Interview – Deepshikha Shahi



Deepshikha Shahi is Associate Professor of Politics and International Relations at the O.P. Jindal Global University, India. She is the recipient of the Alexander Von Humboldt Fellowship for experienced researchers, and the Co-chair of the European International Studies Association’s standing section on “Globalising IR”. Her research interests revolve around Global International Relations, practice theory, philosophy of science, pedagogical practices, politics of knowledge-production, and Indian politics. She is the author of Global IR Research Programme: A Futuristic Foundation of ‘One and Many’ (2023, Palgrave Macmillan), Advaita as a Global International Relations Theory (2019, Routledge), Kautilya and Non-Western IR Theory (2018, Palgrave Macmillan), and Understanding Post-9/11 Afghanistan: A Critical Insight into Huntington’s Civilizational Approach (2017, E-International Relations). She is the editor of Sufism: A Theoretical Intervention in Global International Relations (2020, Rowman and Littlefield). Her writings have appeared in the European Journal of International Relations, Cambridge Review of International Affairs, Millennium: Journal of International Studies, Economic and Political Weekly, Global Intellectual History, and All Azimuth, among others.

Where do you see the most exciting research/debates happening in your field?

So far as the possibilities of research innovations in the field of International Relations (IR) are concerned, we are certainly living through exciting times. Since the contemporary world order appears to be ridden with delivery deficits when it comes to dealing with global crisis-situations (as evident from recent performances of the UNSC vis-à-vis the Russia-Ukraine war, or the WHO in the context of the Covid-19 pandemic), the debates about the need to create a new world order are gaining momentum. This, in turn, has added fresh impetus to the ongoing discussions on “worlding”, that is, the academic agenda of drawing insights from Western as well as non-Western philosophies/narratives/cosmovisions/worldviews/actors with a view to fulfill a twofold objective: first, theoretically recognize the existence of the multiple worlds that remain differently defined by diverse peoples scattered across the globe (world-making); and, second, practically prescribe the mechanisms to nurture cooperative relations between these multiple worlds (world-ordering).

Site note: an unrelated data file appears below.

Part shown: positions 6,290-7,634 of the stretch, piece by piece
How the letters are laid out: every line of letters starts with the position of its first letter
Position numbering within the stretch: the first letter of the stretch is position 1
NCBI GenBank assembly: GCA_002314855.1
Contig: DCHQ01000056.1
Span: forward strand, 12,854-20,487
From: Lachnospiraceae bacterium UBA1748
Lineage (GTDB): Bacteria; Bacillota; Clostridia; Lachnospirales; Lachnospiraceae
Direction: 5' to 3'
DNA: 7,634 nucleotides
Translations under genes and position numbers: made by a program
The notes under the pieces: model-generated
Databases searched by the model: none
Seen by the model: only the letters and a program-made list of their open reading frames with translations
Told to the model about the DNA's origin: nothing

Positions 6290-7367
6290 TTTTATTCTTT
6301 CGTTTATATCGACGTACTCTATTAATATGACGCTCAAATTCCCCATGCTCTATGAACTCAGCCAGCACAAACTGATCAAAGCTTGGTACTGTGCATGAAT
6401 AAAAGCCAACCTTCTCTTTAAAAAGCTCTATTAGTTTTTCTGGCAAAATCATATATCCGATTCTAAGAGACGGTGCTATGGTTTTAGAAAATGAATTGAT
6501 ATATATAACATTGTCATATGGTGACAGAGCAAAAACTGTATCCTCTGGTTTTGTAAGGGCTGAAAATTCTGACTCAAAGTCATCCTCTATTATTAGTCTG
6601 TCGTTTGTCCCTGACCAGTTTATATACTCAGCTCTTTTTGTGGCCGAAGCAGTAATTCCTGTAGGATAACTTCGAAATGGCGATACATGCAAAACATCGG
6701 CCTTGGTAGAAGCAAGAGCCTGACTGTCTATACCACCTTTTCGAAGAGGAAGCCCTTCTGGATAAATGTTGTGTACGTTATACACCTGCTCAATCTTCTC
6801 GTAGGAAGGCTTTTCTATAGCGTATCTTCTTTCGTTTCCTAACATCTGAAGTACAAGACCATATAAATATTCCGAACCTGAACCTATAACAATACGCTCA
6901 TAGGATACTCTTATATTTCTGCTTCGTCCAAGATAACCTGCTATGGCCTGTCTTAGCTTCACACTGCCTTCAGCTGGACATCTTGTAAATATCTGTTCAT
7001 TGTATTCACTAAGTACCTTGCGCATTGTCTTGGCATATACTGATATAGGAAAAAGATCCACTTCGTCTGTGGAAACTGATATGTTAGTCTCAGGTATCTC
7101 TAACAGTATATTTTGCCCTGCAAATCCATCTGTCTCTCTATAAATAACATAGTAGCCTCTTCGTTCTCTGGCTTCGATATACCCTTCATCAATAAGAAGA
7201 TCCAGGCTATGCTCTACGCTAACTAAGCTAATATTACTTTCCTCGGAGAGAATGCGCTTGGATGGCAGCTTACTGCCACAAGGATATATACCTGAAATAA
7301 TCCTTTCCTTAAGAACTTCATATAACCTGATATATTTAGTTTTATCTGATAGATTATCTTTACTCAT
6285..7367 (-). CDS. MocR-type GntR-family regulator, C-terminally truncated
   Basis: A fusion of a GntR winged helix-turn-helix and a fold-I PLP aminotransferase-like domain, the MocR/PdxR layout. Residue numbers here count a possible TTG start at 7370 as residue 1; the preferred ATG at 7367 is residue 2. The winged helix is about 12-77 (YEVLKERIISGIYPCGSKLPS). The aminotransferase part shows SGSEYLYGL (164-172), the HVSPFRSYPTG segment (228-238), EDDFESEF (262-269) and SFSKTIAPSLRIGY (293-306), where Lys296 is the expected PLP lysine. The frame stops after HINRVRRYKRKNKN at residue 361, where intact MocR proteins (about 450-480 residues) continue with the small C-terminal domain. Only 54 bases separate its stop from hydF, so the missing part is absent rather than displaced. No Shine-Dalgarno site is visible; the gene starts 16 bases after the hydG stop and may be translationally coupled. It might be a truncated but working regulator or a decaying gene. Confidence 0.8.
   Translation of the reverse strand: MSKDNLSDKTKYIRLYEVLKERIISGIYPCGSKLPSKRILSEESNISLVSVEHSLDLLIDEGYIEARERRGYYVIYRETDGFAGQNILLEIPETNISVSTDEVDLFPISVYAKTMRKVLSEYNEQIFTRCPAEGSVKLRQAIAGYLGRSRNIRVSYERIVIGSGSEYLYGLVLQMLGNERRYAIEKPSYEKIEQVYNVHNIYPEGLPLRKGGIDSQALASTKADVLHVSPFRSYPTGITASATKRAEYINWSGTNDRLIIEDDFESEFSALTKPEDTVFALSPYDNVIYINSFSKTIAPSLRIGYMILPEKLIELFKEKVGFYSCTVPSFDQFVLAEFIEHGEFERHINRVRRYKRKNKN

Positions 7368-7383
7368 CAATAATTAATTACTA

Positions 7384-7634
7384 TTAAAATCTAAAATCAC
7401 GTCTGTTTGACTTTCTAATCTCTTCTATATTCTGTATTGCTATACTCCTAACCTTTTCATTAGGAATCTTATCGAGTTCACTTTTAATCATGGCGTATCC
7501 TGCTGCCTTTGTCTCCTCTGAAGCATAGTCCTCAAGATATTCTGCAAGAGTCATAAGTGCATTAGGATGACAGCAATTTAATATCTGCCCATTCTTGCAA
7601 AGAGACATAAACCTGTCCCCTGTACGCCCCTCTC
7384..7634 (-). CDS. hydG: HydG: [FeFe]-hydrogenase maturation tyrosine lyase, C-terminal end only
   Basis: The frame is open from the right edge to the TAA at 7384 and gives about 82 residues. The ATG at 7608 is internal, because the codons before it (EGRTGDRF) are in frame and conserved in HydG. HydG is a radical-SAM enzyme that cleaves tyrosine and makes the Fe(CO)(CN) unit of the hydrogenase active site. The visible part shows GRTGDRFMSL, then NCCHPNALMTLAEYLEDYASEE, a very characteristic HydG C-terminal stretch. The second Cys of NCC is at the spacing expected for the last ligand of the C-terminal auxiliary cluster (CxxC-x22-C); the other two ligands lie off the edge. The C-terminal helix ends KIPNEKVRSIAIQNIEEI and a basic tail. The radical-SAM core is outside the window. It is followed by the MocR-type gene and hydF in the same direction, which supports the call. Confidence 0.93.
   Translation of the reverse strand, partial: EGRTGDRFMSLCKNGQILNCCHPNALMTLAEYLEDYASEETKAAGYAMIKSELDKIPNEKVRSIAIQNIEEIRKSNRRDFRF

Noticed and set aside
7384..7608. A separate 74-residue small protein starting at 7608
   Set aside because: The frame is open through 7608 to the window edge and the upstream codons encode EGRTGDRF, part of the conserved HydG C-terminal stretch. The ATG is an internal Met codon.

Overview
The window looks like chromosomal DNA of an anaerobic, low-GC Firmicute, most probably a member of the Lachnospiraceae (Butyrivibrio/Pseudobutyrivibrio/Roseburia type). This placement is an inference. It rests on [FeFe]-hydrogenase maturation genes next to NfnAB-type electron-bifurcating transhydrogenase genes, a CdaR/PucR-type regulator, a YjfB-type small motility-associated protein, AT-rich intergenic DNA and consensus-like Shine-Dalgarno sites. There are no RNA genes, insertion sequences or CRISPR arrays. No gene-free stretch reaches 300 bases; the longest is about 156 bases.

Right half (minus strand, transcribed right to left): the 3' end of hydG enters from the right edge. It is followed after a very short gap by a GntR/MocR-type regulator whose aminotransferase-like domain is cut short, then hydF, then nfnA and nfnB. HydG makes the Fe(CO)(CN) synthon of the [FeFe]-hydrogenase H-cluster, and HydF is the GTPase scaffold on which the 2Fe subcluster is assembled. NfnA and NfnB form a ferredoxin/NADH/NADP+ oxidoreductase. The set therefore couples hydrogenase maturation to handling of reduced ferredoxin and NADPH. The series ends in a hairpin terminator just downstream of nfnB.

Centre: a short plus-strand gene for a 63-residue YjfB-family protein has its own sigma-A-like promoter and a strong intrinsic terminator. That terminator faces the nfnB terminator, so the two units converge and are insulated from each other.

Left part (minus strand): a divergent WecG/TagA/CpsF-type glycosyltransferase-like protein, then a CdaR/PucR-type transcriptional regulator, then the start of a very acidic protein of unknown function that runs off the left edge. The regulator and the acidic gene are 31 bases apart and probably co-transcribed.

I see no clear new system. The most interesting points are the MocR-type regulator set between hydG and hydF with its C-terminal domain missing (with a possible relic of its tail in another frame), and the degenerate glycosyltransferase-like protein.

For me, what is particularly intriguing about these world-making and world-ordering exercises is the fact that they deviate from the orthodox Kantian Western-centric mannerisms. Going beyond the (neo-)Kantian Western-centric mannerisms of doing IR that maintain an unbridgeable duality (or separation) between science and metaphysics, subject and object, self and other, West and non-West, theory and practice etc., several de-Kantian world-making and world-ordering exercises – especially the ones that subscribe to Global IR – have begun to explore a variety of alternative research trajectories that propagate “non-dualism” or “monism”. The non-dualism of the recent Global IR interventions (as exemplified through Tianxia, Advaita, Sufism, Buddhism, and Ubuntu) has initiated ingenious inquiries of “science-metaphysics conflation”, “subject-object collapse”, “self-other merger”, “West–non-West complementarity”, and “theory-practice interface”, thereby seeking to alter the customary presuppositions of social sciences by way of foregrounding the suppressed knowledge-forms of the multiple worlds that collectively shape global realities. 

How has the way you understand the world changed over time, and what (or who) prompted the most significant shifts in your thinking?